New provisions relating to pre-charge bail were introduced earlier this year. They were designed to ensure that suspects are not left to languish on very lengthy periods of pre-charge bail, while the police conduct their investigations at leisure.
The provisions allow suspects to be released on pre-charge bail for 28 days to begin with. This can be extended for a further 3 months by a senior police officer. This is what happened in our client’s case and his bail date was moved to early October. If the police want to extend it beyond this 4-month limit, they must apply to the Magistrates’ Court, who will decide if there should be an extension of the bail period.
As our client’s bail date approached, the officer applied to the court for a further 3 months of bail. After carefully considering the officer’s application, I drafted a detailed response, setting out exactly why we objected to a further pre-charge bail extension and felt it was entirely unnecessary.
I reminded the court that extending our client’s pre-charge bail period, for a further 3 months, would go against the purpose of the new provisions. I pointed out that the police had done almost nothing during the 4 months they had already had. I did not see why our client should be made to comply with such intrusive bail conditions, while they took another 3 months to analyse them. I also pointed out there had been a lengthy delay between the police seizing the devices, and submitting them to their forensic department. The reasons for this delay were not mentioned by the police in their application.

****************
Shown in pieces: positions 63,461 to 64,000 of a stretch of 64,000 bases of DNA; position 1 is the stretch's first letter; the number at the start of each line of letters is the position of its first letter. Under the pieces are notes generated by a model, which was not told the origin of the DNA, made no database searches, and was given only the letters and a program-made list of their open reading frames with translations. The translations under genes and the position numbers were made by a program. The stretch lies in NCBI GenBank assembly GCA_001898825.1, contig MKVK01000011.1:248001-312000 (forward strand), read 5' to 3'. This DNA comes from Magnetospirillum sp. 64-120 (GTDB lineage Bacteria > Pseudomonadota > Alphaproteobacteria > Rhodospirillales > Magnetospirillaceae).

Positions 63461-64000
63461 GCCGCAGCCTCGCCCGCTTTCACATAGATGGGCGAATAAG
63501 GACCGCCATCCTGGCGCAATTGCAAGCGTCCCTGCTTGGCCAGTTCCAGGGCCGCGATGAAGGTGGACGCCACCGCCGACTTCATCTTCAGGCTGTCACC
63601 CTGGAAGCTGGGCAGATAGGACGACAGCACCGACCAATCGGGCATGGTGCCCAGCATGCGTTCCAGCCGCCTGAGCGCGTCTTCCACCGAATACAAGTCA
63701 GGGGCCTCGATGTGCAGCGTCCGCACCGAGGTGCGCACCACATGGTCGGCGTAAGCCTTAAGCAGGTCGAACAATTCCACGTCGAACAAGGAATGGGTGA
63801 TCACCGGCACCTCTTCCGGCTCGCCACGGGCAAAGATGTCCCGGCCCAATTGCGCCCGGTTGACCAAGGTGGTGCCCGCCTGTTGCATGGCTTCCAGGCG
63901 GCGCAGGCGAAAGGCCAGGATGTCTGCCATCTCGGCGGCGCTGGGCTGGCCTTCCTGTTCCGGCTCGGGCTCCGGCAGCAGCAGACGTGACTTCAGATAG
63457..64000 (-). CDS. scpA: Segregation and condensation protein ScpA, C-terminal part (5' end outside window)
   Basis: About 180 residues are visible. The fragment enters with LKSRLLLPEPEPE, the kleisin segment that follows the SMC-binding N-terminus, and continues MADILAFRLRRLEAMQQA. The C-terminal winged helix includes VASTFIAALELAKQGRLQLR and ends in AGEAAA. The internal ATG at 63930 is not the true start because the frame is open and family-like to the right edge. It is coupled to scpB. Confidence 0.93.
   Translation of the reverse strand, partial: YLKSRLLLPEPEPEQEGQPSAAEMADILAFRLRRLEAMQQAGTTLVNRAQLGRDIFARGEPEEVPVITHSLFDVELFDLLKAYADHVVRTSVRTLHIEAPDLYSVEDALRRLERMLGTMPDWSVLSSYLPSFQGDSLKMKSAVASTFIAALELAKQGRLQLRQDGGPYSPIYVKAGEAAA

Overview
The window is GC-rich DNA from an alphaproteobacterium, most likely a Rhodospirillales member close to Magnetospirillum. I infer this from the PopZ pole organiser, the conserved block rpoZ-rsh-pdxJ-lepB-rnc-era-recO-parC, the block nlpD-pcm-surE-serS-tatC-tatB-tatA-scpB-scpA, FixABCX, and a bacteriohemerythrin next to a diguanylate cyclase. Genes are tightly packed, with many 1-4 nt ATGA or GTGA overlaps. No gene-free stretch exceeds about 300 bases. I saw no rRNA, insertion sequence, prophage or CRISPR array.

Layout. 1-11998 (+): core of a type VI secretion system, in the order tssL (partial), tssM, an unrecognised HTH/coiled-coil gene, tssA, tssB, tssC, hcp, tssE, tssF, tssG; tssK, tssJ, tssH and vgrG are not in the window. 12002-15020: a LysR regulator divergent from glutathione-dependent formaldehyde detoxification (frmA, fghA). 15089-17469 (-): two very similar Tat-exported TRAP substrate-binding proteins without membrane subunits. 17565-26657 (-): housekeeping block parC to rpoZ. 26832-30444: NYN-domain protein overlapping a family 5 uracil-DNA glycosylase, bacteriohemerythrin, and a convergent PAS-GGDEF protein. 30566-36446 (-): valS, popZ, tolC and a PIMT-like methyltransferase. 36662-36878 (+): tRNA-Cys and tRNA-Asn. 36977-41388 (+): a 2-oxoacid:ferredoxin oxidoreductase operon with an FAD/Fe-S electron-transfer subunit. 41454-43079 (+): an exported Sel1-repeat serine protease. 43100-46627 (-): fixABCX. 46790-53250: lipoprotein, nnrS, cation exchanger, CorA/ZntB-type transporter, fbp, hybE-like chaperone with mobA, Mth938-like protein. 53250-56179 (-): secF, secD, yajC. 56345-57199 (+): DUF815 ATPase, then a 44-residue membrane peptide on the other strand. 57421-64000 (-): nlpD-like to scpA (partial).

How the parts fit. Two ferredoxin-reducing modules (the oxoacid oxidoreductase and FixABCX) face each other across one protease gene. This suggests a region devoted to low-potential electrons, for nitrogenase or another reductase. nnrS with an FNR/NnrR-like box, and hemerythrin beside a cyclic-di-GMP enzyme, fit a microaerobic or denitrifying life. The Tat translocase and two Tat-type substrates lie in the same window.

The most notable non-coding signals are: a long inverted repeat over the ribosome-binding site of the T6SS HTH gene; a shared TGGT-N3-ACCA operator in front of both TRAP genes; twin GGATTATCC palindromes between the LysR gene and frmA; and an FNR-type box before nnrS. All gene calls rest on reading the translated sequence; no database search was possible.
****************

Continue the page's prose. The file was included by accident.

I submitted that the interference with our client’s family life, caused by the current conditions, had not been justified thus far and so if the extension were granted, this interference would only continue for much longer than was necessary.
A few days after submitting our response to the magistrates’ court, I received a telephone call from our client, who had received a letter from the court. This letter said that the police’s application to extend his pre-charge bail had been granted and his new return bail date would now be in January 2018.
I was very surprised that the police application had been granted, and therefore contacted the court. It transpired that there had been a mistake, and that the application had actually been refused! This meant that our client had been complying with his bail conditions for the last 7 days, when he was in fact no longer on bail, as of 7 days ago. We informed the client immediately and were delighted to inform him this meant he was able to return home.
We have since advised our client that he can make a claim for compensation against the court, since he was incorrectly told he was still on bail, when he was in fact not on bail. We are now preparing this compensation claim for him.
This decision also affects our judicial review application. We intend to pursue that claim, since we would like the High Court to state that the Magistrates applied the wrong test, so that other clients do not have to suffer in the same way.
If any of this sounds like a difficulty you have, please do contact Gemma on 0121 201 3765 or email@example.com.